September 1, 2020
Interview by Steven Louis Brawley with Paul Brandus, author of Jackie: Her Transformation from First Lady to Jackie O.
Why did you pick this period of Jackie's life to focus on? Most Jackie books focus on other periods of her life, e.g. her White House years, or Jackie through the prism of one of her two marriages. But I think the period in between her marriages - Nov. 1963 to Oct, 1968 - is perhaps the most fascinating and revealing of all. It shows us Jackie on her own. Evolving, grieving, moving forward.
What are a few things that you discovered that have not been reported on before? She once was asked other than JFK, which president she would have liked to have married. Her answer: Jefferson. She was attracted to Jefferson because he was a renaissance man who had so many varied interests. People need to understand that Jackie was a renaissance woman, a woman who had so many interests - and had the intellectual firepower to engage with the country's preeminent artists, writers, thinkers, and more - and do so on their level. She was a woman - First Lady or otherwise - like no other,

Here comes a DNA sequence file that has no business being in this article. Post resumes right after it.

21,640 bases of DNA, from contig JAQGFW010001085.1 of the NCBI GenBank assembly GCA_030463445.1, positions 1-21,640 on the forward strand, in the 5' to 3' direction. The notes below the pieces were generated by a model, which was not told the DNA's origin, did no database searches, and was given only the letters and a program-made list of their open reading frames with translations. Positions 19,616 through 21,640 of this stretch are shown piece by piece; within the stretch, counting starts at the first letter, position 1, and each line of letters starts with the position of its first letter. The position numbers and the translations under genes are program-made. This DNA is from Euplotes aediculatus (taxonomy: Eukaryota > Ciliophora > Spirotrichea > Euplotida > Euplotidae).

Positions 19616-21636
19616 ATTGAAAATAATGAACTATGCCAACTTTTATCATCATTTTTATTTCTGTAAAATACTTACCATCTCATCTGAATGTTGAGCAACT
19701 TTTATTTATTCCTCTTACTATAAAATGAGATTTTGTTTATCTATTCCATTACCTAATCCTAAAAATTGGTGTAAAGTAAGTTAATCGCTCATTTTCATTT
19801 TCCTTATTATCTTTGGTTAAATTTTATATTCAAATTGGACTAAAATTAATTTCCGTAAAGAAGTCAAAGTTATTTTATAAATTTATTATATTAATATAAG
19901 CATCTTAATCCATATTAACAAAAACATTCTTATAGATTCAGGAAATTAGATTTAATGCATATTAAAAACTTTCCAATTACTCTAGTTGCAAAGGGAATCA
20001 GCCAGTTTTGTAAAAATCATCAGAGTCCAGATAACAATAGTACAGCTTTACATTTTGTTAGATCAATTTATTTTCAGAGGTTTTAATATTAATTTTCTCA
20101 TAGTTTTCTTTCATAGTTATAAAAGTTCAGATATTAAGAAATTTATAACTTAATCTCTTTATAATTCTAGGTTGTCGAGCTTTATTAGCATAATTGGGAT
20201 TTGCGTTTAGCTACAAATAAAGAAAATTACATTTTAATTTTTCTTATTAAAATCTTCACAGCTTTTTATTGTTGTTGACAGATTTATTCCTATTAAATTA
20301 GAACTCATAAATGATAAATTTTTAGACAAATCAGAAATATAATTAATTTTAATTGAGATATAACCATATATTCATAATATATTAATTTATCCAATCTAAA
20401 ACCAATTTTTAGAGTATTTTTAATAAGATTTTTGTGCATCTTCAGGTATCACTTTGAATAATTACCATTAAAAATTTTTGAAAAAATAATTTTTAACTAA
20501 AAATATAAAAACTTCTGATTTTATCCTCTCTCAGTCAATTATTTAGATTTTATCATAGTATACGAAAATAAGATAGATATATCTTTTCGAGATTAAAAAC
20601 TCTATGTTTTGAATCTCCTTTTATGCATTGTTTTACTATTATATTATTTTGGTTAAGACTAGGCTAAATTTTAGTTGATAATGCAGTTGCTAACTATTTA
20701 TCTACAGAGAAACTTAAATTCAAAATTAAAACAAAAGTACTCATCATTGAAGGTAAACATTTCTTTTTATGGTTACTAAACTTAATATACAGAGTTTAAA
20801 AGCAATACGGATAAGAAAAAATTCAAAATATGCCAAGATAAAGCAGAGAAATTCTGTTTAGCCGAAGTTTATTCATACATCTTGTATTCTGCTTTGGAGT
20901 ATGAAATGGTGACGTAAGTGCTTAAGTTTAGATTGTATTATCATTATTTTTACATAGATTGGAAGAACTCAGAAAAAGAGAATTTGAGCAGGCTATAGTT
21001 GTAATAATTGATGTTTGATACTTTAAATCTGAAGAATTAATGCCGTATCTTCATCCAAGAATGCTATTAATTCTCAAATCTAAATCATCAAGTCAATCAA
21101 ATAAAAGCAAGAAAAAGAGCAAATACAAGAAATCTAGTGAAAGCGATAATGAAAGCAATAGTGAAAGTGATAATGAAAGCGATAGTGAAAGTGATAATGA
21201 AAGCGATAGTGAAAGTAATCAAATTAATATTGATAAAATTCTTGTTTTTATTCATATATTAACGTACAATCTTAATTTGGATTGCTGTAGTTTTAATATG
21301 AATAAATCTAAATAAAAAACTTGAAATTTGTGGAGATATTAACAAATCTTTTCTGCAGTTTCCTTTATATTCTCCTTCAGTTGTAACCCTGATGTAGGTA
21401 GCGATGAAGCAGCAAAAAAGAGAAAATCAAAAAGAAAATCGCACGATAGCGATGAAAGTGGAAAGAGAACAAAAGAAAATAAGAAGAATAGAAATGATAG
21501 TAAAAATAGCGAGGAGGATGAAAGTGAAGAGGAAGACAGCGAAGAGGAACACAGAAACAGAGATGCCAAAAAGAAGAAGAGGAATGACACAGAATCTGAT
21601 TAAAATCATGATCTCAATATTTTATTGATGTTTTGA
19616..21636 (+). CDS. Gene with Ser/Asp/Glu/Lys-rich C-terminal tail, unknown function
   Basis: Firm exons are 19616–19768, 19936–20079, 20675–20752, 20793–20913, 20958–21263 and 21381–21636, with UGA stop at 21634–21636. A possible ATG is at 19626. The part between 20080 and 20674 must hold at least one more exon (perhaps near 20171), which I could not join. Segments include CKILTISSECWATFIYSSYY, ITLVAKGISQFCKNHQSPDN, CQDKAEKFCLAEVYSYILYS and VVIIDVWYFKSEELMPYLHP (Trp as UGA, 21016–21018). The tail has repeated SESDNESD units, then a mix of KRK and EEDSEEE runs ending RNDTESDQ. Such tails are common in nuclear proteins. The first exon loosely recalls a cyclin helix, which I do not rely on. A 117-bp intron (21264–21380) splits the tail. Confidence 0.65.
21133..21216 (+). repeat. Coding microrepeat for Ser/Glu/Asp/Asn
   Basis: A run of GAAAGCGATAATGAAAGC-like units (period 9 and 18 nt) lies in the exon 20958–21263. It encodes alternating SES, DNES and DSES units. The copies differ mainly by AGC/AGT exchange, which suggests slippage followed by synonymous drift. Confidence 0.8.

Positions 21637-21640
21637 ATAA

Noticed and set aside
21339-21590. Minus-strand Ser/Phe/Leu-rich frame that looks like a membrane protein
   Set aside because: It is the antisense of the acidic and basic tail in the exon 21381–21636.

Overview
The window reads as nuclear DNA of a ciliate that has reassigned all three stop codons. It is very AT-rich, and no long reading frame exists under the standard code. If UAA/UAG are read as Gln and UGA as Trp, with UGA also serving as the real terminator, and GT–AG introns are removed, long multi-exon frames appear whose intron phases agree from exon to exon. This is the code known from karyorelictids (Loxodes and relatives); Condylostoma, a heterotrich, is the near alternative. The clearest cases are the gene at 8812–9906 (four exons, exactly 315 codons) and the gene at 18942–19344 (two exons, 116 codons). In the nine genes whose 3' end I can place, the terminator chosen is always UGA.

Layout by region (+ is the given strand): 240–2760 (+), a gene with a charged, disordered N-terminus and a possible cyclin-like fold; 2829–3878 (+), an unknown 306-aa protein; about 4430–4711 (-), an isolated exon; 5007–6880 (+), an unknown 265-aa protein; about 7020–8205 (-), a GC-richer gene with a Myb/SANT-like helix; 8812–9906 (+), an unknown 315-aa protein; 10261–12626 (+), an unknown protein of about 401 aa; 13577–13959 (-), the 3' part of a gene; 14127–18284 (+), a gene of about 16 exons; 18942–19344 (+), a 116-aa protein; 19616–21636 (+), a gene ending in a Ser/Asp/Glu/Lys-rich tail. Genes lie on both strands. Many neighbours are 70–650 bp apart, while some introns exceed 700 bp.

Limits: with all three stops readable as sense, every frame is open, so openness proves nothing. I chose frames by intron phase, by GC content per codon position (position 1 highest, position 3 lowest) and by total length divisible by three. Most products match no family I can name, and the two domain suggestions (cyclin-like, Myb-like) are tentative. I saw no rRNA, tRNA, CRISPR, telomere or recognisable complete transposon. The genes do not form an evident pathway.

Jackie was so very private, did you run into any issues with sources not wanting to talk? Most are gone, but those that are still with us were very helpful.
In recent years, people have discussed the PTSD she must have suffered. Did your research support this? She did indeed suffer from PTSD. It began on Nov. 22, 1963 and stayed with her for the rest of her life. It never went away - never - but she learned to deal with it, suppress it as best she could. Little things - a sudden, sharp noise for example - could bring it all back in an instant.
Many people say Jackie only married Ari for the security and money, Do you think your book sheds more light on the complexity of their relationship? Even before Dallas, Jackie craved - needed - security and privacy. These needs grew after the assassination, and the murder of Robert Kennedy in June 1968 was the final straw. There's no question that Jackie - who was well-off, but not that well off, also enjoyed the security and freedom that money conveyed. And yet her initial attraction to Onassis.- and they had known each other since the early 1950s - was based on other things. Like Jackie, Onassis spoke several languages. He was incredibly charming and attentive. He was a very good listener, and very solicitous of women. This, along with his fantastic wealth, more than compensated for the fact that wasn't as physically attractive as, say, JFK. Women flocked to him like fireflies to light.
After researching and writing the book, what is your main takeaway about Jackie? I think she was utterly brilliant. She blazed her own trail, was comfortable in her own skin. She, to this day, remains a fine example for others.
What's your next book topic? Not sure! But it won't be politically-related.
Image courtesy of Simon & Schuster.